Christian Counseling: Is Technology Making Us Stupid?

The title is a takeoff from Nicholas Carr's well-known 2008 article in The Atlantic magazine, Is Google Making Us Stupid? In reading his article online I experienced what he highlighted as a major problem with Internet use--loss of concentration, focus, short-term memory and deep thought. He stated he could only skim much of what he read, if the content was over a few paragraphs. Ironically, his article was too long for me. He was adding to the Internet problem and ruining my ability to read, comprehend and remember. Perhaps I should take some Ginkgo Biloba and go back to his article. See, I am off on a tangent.

    

Getting back to the point of this blog... Studies have shown this is a serious issue. In Larry Rosen's 2011 article in The National Psychologist, The Google effect: Training our brains, he discussed some of the research related to the effect of Internet use. Preschoolers who watched a fast paced scene change of SpongeBob SquarePants compared to those with a slower paced show exhibited a reduction in creativity, problem solving ability and self-control. Another study revealed that video game addicts lose gray and white matter--the brain shrinks. Another point of research showed that people better remember where they stored information than what the information was about.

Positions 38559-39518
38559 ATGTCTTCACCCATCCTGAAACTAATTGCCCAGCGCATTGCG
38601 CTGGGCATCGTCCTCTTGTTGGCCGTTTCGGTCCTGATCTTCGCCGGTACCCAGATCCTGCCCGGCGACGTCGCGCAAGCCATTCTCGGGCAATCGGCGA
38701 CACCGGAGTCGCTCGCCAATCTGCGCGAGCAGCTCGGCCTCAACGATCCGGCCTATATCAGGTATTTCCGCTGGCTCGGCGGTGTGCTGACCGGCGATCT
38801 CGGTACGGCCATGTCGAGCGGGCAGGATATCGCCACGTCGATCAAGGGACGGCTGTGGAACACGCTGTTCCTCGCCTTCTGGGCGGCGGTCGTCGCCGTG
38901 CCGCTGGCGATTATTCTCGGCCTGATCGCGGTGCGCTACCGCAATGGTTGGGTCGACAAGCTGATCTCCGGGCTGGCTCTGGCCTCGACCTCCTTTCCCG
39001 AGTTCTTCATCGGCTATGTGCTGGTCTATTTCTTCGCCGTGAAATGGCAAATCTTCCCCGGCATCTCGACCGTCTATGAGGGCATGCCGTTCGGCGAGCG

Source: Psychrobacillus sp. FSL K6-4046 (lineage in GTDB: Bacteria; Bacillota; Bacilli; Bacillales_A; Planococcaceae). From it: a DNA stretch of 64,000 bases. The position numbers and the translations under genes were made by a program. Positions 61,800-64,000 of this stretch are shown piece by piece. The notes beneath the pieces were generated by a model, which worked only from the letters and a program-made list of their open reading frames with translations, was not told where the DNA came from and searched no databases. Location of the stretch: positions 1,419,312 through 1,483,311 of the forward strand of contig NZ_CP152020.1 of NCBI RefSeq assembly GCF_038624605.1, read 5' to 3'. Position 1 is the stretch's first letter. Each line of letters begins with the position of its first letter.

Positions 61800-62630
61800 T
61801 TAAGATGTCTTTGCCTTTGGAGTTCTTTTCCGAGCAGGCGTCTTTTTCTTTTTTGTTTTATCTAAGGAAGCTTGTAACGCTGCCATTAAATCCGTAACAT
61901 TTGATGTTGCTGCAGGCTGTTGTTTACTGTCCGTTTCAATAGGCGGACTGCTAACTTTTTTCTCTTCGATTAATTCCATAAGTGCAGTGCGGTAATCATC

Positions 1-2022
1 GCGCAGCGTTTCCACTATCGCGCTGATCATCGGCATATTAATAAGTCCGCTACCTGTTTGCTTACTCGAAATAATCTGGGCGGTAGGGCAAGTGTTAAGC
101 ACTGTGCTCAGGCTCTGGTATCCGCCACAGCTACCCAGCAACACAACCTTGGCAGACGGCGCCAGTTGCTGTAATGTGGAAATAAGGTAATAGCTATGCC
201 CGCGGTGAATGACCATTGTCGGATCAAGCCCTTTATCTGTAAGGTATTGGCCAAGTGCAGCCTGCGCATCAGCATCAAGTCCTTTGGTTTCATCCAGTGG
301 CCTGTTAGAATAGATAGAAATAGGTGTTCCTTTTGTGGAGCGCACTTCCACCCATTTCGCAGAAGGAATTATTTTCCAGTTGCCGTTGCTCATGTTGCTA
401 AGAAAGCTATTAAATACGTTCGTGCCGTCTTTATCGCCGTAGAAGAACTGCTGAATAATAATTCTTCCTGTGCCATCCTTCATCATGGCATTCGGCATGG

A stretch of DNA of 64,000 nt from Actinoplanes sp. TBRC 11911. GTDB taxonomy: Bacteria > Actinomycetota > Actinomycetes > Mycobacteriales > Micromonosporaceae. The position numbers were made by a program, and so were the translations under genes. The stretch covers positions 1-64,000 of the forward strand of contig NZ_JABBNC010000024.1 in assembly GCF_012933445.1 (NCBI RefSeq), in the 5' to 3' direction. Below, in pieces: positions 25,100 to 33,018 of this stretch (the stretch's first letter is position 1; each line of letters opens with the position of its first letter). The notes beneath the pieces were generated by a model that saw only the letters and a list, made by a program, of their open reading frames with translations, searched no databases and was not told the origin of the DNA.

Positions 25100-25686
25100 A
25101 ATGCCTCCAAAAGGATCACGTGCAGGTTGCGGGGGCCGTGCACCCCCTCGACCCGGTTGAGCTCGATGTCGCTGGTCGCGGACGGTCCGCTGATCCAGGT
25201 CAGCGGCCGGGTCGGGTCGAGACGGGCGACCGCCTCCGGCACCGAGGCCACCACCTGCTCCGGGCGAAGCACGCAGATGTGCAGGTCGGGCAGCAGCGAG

A savvy writer once told me that free Internet articles should be less than three pages and blogs short, if I want people to read them and not click onto another site. She said Internet users attention-span is very short. With frequent Internet use and overwhelmed by its volume of information, people want, expect and feel they need to get what they want in a paragraph or two, unlike how writers do their thing. 


Are you aware of what Internet use is doing to you? It seems it makes you smarter and dumber. 


I quickly close (so not to lose you) with Carr's articulate ending sentence from his article. "In the world of 2001 [the movie], people have become so machinelike that the most human character turns out to be a machine. That’s the essence of Kubrick’s dark prophecy: as we come to rely on computers to mediate our understanding of the world, it is our own intelligence that flattens into artificial intelligence."


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